Following up on Fox News’ “awakening” on the submission to censorship of Islam in the media, of which Fox plays a major role, we thought it a good time to cite examples that clearly indicate this is not a new phenomenon. This list is a supplement to a picture book entitled ‘Muhammad: The “Banned” Images.’ While it is likely incomplete, it is extensive. Read our interview with the book’s creator, read through and share the list below, and get yourself a copy of the book because at the current rate of submission to Islam and sharia law, the book will be illegal soon – unless Americans lead the way in vigilantly and vigorously defending the freedom’s of our birthright.
Muhammad: The “Banned” Images, which includes the Danish cartoons, 30 other images of Muhammad, and an essay calling for free speech unfettered by fear, appeared in print shortly after 2 men were arrested for planning to kill Flemming Rose, the editor who first published the cartoons. The book includes a brief survey of the reaction of Western intellectuals to Muslim violence and threats, from the Rushdie fatwa to Yale University Press’s recent spineless self-censorship of Klausen’s Cartoons that Shook the World. Muhammad: The “Banned” Images is available from Amazon.
The list below includes only news stories relating to images of Muhammad. If you know of other examples, tell us, citing a published news story, and we’ll add the example to the list. This list could easily be expanded – and eventually may be – to include suppression of painting, sculpture, and art for the sake of multiculturalism and the religious sensibilities. See, for example, the Christian and Sikh examples cited in the “Statement of Principle” in Muhammad: The “Banned” Images, pp. 47-48.
1955 – April: Eight-foot sculpture on the Appellate Division of the First Department of the New York State Supreme Court (at Madison Square Park), in place since ca. 1900, is identified during renovation as Muhammad, and removed after the Egyptian, Indonesian and Pakistani ambassadors to the United Nations protest its presence. See Muhammad: The “Banned” Images p. 13.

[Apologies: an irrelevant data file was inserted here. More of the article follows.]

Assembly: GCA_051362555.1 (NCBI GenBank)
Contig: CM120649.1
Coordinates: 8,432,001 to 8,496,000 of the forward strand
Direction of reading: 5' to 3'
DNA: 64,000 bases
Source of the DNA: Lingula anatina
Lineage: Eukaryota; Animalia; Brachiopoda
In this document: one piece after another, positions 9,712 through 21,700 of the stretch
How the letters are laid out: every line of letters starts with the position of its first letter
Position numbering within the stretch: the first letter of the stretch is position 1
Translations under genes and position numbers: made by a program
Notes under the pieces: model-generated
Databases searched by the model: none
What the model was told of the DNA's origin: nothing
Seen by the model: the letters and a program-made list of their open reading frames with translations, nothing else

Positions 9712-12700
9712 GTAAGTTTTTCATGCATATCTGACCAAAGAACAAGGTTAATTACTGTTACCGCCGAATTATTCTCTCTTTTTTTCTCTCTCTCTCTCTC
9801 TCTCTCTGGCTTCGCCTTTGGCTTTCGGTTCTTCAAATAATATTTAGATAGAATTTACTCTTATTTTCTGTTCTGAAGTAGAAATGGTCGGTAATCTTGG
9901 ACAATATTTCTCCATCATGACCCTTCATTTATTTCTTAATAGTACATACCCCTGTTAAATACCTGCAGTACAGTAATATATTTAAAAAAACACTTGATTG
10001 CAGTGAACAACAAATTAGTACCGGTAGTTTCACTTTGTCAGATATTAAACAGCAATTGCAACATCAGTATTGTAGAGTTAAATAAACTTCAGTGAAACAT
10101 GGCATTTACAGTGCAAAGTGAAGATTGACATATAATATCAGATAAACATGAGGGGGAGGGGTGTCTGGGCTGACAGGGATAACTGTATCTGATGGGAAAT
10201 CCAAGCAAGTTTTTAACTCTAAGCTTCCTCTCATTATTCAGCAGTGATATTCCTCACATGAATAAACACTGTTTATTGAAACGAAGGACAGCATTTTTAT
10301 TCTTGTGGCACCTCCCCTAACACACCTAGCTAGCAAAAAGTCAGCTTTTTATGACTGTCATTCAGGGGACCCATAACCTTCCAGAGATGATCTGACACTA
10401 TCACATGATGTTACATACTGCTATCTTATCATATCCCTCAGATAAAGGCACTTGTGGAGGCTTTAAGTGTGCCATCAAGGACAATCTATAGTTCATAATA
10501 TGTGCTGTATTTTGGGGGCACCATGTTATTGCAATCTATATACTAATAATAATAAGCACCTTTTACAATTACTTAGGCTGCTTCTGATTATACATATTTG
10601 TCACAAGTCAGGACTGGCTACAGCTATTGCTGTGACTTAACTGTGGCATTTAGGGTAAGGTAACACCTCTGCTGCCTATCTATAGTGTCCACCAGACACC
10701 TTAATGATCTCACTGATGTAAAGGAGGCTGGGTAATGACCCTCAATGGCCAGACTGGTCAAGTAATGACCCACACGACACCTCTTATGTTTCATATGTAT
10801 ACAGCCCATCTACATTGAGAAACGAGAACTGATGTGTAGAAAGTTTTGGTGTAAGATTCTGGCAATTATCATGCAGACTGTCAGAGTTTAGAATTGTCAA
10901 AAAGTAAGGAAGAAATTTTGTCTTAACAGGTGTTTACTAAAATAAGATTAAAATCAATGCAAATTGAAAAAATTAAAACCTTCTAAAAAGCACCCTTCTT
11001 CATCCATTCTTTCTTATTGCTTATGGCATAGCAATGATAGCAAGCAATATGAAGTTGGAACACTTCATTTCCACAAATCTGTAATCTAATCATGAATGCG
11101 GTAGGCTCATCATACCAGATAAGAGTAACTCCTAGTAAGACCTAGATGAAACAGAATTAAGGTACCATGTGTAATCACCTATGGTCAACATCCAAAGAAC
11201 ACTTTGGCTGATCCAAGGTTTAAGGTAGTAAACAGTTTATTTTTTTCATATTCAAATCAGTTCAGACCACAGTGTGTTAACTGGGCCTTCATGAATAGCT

1988 – September 26: Publication of Salman Rushdie’s Satanic Verses
1988 – October (early): Satanic Verses banned in India
1989 – January 14: Satanic Verses publicly burned by Muslims in Bradford, England
1989 – February 14: Ayatollah Ruhollah Khomeini issues fatwa against Salman Rushdie
1989 – March 1: Cody’s Books and a branch of Waldenbooks in Berkeley, CA, are firebombed after their managers assert that they will continue to sell Satanic Verse
1989 – April: Collets and Dillons in London are firebombed for stocking Satanic Verses; bombs also at High Wycombe, on London’s King’s Road, in the Liberty department store, and the York Penguin bookshop. Unexploded devices discovered at Nottingham, Guildford, and Peterborough
1989 – August 3: Unidentified 21-year-old Lebanese man dies priming a book bomb he intended to use to kill Rushdie
1991 – July 3: Ettore Capriolo, the Italian translator of the Satanic Verses, is beaten and stabbed in Milan, after death threats by Muslims
1991 – July 12: Hitoshi Igarashi, professor of comparative culture and Japanese translator of the Satanic Verses, is stabbed to death at Tsukuba University, near Tokyo
1993 – July 2: Attack targeting Aziz Nesin, a translator of the Satanic Verse, kills 37 Alewi intellectuals at the Madimak Hotel in Sivas, Turkey
1993 – October 12: William Nygaard, publisher of the Satanic Verses in Norway, is shot and injured
1997 – Council on Inter-American Relations (CAIR) objects to the figure of Muhammad in Adolf Weinman’s frieze of lawmakers in the Supreme Court, Washington, D.C. Chief Justice Rehnquist replies that it is unlawful to remove or injure any architectural feature of the Supreme Court, but that the Supreme Court will change its tourist literature to be more sensitive to Muslim religious beliefs. (See Muhammad: The “Banned” Images, p. 13 and no. 28.)
2002 – June 24: Police foil plot by fundamentalist Muslims to bomb the Cathedral of Bologna, which contains a 15th-c. fresco depicting Muhammad in Hell. (See Muhammad: The “Banned” Images, p. 13 and no. 6.)
2004 – November 2: Theo van Gogh, filmmaker, is murdered by Mohammed Bouyeri, a Dutch Moroccan. Van Gogh’s film Submission was “intended to provoke discussion on the position of enslaved Muslim women… directed at the fanatics, the fundamentalists.” Bouyeri shot van Gogh twice, slit his throat, and used the knife to attach a note to van Gogh’s chest that threatened the life of Ayaan Hirsi Ali (scriptwriter for Submission and former member of the Dutch Parliament). Hirsi Ali said, “I absolutely wish that Theo had not been killed. But I don’t regret that I made it. In fact, I’m proud of that film. To feel otherwise would be to deny everything I stand for.”